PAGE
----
"Subbie year I was just running in fitness and I got cocky because I was the fastest kid in our fitness class," he said of his running origins. "I thought I was great then."
Iain joined cross-country and track as a freshman and has competed in every cross-country and track season since, although he was injured for most of cross-country his junior year. Once the current track season is over, he will have earned six varsity letters from his time at Uni.
Beyond that, though, running also played a large role in leading Iain to discover his other passion: Habitat for Humanity.
"The cross country team has a pretty strong connection with Habitat," Iain explained. "When I was younger, I know I heard [Class of 2010 alum] Jack Snyder talk about it a lot. Later on, [Class of 2011 alums] Albert [Anastasio] and Buck [Walsh] both went [on the Agora Days trip] and they talked about it a lot. And then Buck became one of the leaders for Habitat Club, and me and him were good friends, so I sort of tagged along to that. And then after hearing so much about how life-changing the trip was and hearing so much about this work, I really was like, 'I want to be a part of this; this is just amazing.' And so I started going to the club, volunteering for big events and stuff, and I really enjoyed it."
Iain was chosen to go on the Agora Days trip his junior year. When asked to describe his experience, he could not find the right words.
"It was amazing," he said. "I really can't do it justice."
He also went on the summer Habitat trip after his junior year and this year was one of the Habitat club leaders. Under him and his fellow leaders, Habitat has expanded its influence as a club and even added a talent show to its repetoire of fundraisers.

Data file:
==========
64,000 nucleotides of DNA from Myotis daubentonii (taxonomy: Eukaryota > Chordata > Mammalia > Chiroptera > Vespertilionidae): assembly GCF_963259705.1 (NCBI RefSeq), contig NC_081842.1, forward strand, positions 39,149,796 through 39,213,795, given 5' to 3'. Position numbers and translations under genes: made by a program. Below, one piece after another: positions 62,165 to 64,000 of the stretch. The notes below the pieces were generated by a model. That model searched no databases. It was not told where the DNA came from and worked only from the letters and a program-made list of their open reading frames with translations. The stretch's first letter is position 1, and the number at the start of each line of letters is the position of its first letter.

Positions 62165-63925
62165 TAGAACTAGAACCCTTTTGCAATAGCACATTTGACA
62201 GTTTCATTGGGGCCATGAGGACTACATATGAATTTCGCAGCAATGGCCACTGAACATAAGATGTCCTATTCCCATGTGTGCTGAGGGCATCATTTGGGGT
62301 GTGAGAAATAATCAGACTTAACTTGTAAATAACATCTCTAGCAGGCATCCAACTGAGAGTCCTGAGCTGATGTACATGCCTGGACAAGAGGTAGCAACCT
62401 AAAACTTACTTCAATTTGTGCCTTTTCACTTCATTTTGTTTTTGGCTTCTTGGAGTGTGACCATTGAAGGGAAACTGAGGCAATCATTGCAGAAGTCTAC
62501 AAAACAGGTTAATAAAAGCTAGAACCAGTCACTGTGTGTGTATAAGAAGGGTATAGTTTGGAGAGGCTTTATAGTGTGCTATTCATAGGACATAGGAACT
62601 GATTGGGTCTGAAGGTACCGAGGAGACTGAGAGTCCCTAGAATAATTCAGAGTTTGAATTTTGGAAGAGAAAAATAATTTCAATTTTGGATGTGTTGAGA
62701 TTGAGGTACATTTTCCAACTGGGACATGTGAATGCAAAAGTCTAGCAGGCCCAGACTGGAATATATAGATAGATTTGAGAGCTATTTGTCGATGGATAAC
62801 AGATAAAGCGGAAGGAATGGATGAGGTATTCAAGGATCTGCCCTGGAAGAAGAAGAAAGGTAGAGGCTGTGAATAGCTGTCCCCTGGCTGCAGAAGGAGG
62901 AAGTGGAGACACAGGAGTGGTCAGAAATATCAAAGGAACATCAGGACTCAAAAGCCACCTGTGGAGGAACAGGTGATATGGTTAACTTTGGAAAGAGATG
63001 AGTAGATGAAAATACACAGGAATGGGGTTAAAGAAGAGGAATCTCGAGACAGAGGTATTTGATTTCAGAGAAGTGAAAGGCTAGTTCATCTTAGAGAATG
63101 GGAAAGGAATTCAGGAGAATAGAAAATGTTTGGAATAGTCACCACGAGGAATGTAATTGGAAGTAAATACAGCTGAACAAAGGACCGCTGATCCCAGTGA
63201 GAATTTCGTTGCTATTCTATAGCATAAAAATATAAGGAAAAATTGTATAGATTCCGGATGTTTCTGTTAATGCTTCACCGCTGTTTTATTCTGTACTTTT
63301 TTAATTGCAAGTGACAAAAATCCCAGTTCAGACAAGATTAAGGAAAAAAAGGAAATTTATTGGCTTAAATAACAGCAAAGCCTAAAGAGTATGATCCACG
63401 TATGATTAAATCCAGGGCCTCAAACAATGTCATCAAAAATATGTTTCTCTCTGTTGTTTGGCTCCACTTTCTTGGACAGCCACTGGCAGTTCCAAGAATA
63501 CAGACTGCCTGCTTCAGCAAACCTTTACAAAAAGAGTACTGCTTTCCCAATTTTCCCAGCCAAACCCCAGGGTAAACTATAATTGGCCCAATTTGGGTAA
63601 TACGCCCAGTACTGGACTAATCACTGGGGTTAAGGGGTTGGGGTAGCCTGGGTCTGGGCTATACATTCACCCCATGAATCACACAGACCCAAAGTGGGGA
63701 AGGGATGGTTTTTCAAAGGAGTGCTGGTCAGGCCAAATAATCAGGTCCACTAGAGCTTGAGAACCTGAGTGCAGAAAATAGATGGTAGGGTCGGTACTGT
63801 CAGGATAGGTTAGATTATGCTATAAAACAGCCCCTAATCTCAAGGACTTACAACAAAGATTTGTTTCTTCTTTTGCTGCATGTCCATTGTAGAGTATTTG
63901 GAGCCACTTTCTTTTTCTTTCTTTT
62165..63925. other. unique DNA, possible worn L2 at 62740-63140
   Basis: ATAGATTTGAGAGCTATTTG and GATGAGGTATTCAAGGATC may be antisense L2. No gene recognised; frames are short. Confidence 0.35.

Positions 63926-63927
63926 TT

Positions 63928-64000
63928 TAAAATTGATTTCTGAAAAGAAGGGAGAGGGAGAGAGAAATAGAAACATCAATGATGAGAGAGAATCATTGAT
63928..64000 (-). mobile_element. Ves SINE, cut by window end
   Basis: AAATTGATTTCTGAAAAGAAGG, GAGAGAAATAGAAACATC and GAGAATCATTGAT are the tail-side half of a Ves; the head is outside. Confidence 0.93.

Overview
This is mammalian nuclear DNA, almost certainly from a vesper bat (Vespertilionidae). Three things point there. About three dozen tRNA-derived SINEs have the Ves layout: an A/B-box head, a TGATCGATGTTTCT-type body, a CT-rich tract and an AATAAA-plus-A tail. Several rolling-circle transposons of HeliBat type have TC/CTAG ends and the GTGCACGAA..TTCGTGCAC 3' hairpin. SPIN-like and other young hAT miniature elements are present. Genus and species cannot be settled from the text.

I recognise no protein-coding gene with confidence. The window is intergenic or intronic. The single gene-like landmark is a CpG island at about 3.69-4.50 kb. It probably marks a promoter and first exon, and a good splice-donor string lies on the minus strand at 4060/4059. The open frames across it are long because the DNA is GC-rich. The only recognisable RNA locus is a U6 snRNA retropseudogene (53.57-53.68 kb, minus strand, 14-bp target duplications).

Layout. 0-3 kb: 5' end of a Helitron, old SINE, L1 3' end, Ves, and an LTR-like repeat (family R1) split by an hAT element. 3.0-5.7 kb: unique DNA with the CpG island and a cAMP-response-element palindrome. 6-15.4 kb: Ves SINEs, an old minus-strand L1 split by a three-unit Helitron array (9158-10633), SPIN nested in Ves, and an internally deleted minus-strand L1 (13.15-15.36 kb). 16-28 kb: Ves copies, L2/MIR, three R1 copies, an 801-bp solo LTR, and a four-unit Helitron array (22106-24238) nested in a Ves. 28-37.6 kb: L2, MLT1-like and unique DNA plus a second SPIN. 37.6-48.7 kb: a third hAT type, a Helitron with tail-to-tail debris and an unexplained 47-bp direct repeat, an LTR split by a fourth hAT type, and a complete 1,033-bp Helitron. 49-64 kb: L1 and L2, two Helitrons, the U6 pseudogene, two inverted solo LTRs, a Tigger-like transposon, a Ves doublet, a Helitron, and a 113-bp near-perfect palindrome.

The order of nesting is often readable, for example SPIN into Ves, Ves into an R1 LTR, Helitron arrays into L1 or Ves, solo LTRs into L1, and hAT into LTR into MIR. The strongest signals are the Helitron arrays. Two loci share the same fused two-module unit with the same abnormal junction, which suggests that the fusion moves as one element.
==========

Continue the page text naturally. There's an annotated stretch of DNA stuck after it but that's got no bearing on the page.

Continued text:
Plans for the future
Although his plans are not entirely finalized yet, Iain plans to study biology at Indiana University next year. He says he liked that the faculty at Indiana were interested in teaching their students, unlike professors at other colleges he visited, whom he described as being "caught up in the bureaucracy of academia."
"They are just sort of doing their job to do it; they do their publications so they can get a tenure," he said of those professors. "And they sort of take part in the system without trying to make a difference or to actually inspire kids and teach them. At Indiana, I didn't find this to be the case."
In addition to taking biology courses at Indiana, Iain will be researching genetics in one of his professor's labs. He says biology has always been a passion; as a kid, he loved animals and wanted "to be a vet without having to operate on animals." He hopes to move into the more specific field of ethology — animal behavior — for graduate school.
In the end, Iain is thankful he came to Uni. Although he often wished he went somewhere else, he says the benefits of a Uni education greatly outweigh the detriments.
"There's a lot I can't endorse about Uni, but there are so many great opportunities here," he said. "We're in a community full of people who actually enjoy learning. ... Being around a lot of people who are passionate about some field — like most Uni students are — is the best environment to be in."
Later he continued: "As pessimistic as I was about this place, it is a great school and I'm glad that I went here. I think that's sort of being a teenager; you're going to complain about wherever you are. "